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  5. I think as parents, we want to frame their journey, but it doesn’t work that way, of course. We can’t control what happens to them once they’re out in the world, so you’re right, we should be pursuing the language that best suits the realities as well.

    Liked by 2 people

  6. I like this quote from Fred Rogers and I think it sums it all up for me (I say it to my grands all of the time …

    “There’s no person in the whole world like you, and I like you just the way you are.” -Fred Rogers

    Liked by 3 people

  7. We seem to live in such a child-centered culture now. Everything revolves around making children happy and removing challenges and obstacles from their life. This is a disservice and I wish parents would rethink how they can best raise children to be resilient, tenacious adults who don’t wither at the first sign of failure. After all, how can a person really appreciate happiness and joy without something in which to compare it to? Focusing on gratitude for what we already have can go a long way in stemming the *happiness* of having the latest shiny, new thing.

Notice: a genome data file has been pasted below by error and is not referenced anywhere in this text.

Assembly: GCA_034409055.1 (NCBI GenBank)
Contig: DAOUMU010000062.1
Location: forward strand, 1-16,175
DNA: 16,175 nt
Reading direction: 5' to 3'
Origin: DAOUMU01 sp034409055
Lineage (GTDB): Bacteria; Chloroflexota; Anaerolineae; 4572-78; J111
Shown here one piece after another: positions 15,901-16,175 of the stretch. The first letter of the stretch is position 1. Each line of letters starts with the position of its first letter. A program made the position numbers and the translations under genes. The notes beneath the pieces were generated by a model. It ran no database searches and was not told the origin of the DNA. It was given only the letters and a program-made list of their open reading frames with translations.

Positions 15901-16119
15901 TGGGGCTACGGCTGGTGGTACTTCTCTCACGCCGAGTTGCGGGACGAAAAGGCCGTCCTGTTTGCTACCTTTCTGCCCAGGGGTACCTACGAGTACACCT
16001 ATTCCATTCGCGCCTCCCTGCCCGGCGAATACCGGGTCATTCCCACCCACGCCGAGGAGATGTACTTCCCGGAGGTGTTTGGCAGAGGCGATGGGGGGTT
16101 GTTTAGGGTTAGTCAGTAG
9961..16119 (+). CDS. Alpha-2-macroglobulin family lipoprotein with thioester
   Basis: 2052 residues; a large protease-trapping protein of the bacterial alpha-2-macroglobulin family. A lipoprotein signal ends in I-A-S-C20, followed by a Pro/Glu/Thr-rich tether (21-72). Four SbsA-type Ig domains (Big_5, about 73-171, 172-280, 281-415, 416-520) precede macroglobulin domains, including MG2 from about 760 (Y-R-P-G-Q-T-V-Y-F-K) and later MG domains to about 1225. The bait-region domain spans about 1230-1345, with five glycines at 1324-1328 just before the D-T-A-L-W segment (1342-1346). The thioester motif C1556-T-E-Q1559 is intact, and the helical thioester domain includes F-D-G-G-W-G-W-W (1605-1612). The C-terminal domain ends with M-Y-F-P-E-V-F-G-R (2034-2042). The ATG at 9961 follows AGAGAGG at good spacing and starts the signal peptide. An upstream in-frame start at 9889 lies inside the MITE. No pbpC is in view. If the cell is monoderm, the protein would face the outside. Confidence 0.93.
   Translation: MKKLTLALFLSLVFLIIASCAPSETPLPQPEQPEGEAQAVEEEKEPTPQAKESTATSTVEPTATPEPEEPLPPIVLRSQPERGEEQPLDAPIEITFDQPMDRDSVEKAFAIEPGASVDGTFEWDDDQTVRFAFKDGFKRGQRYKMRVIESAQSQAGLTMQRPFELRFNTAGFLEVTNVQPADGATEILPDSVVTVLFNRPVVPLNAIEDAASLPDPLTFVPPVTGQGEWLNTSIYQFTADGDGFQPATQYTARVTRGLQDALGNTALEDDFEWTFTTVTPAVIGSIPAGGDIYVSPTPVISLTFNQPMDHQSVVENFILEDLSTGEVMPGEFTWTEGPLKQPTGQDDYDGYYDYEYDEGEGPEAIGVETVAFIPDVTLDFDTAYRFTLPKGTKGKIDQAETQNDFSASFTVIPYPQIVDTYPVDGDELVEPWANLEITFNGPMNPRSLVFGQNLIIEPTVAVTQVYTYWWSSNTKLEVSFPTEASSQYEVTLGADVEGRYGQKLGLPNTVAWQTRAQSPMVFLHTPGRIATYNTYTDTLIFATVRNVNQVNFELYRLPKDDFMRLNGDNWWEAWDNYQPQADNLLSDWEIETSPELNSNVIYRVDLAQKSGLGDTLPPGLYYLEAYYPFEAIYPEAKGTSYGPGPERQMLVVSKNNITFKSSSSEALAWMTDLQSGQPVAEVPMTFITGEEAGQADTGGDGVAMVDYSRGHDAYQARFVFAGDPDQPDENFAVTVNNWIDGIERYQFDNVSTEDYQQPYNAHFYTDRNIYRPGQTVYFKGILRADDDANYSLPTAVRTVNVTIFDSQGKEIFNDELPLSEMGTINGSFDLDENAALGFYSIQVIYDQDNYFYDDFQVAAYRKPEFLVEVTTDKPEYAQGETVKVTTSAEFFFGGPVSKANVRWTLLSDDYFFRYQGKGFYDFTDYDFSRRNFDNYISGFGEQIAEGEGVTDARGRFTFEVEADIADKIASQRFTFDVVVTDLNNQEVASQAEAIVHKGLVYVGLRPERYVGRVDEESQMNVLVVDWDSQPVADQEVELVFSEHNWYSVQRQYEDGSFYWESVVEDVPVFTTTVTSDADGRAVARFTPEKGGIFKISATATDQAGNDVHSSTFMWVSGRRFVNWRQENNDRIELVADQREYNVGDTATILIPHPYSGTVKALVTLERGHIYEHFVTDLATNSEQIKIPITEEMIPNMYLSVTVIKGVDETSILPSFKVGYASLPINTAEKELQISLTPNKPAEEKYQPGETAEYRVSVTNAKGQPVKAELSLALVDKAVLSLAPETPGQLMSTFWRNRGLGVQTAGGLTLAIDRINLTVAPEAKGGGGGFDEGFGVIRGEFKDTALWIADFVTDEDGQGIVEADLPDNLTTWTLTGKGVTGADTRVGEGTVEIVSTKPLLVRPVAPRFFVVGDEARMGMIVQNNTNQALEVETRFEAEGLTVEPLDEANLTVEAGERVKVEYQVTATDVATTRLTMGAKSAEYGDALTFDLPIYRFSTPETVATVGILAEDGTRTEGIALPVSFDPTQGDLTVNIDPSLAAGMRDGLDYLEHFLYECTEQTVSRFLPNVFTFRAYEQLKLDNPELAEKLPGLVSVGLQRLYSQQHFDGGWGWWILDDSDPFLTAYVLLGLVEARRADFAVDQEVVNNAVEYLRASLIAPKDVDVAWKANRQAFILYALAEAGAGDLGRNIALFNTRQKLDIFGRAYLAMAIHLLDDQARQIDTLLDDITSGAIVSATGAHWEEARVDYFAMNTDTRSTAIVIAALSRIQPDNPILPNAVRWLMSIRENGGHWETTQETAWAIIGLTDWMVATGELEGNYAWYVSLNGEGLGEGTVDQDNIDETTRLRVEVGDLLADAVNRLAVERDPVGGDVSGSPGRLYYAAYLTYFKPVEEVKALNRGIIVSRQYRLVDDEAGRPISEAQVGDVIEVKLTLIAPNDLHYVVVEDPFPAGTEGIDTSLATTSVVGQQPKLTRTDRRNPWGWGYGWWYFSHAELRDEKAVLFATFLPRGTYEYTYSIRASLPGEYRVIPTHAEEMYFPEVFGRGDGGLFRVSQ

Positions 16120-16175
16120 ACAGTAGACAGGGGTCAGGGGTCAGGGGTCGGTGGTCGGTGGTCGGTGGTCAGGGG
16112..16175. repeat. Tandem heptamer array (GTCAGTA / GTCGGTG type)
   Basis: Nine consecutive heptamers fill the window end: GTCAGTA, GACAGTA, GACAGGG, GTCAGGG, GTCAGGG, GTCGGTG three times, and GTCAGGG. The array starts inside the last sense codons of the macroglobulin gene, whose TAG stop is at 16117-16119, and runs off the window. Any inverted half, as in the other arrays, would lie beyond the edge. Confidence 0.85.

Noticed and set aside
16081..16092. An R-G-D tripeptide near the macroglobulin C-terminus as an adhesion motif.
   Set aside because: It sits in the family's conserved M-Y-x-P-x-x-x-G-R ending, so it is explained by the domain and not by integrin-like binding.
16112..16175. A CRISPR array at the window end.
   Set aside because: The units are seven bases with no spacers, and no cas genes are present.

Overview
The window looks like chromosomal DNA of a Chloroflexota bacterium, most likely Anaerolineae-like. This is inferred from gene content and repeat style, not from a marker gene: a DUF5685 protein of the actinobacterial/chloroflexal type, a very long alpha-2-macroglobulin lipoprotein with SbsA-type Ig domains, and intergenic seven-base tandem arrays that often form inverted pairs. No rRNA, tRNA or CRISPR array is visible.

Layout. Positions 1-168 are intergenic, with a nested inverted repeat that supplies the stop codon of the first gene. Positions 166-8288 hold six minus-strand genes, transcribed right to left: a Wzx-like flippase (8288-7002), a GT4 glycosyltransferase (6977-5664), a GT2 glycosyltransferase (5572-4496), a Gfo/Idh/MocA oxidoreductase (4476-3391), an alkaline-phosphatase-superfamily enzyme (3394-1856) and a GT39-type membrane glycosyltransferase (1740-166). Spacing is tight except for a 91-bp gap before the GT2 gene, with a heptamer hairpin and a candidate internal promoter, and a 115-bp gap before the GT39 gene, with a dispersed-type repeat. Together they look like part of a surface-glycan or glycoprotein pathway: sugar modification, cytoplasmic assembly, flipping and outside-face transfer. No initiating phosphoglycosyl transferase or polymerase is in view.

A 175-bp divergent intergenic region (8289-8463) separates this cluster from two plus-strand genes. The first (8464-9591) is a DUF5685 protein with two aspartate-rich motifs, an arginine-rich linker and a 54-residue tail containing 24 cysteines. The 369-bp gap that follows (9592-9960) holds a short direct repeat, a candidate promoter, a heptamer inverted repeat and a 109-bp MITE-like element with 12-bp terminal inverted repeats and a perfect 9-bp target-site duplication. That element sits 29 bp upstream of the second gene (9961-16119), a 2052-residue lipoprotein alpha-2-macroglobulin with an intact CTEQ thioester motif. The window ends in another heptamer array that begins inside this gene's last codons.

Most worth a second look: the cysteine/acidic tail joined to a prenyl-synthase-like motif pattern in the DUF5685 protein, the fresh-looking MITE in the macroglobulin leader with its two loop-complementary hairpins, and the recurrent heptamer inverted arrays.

Liked by 4 people

    1. You summed it up perfectly. So many people want their kids to go through life with no obstacles or heartache. How do you know what’s good if you don’t have a full life of experience? Kids need to learn. I saw a quote the other day….it was something like “getting hurt is the only way to truly learn”

      Liked by 1 person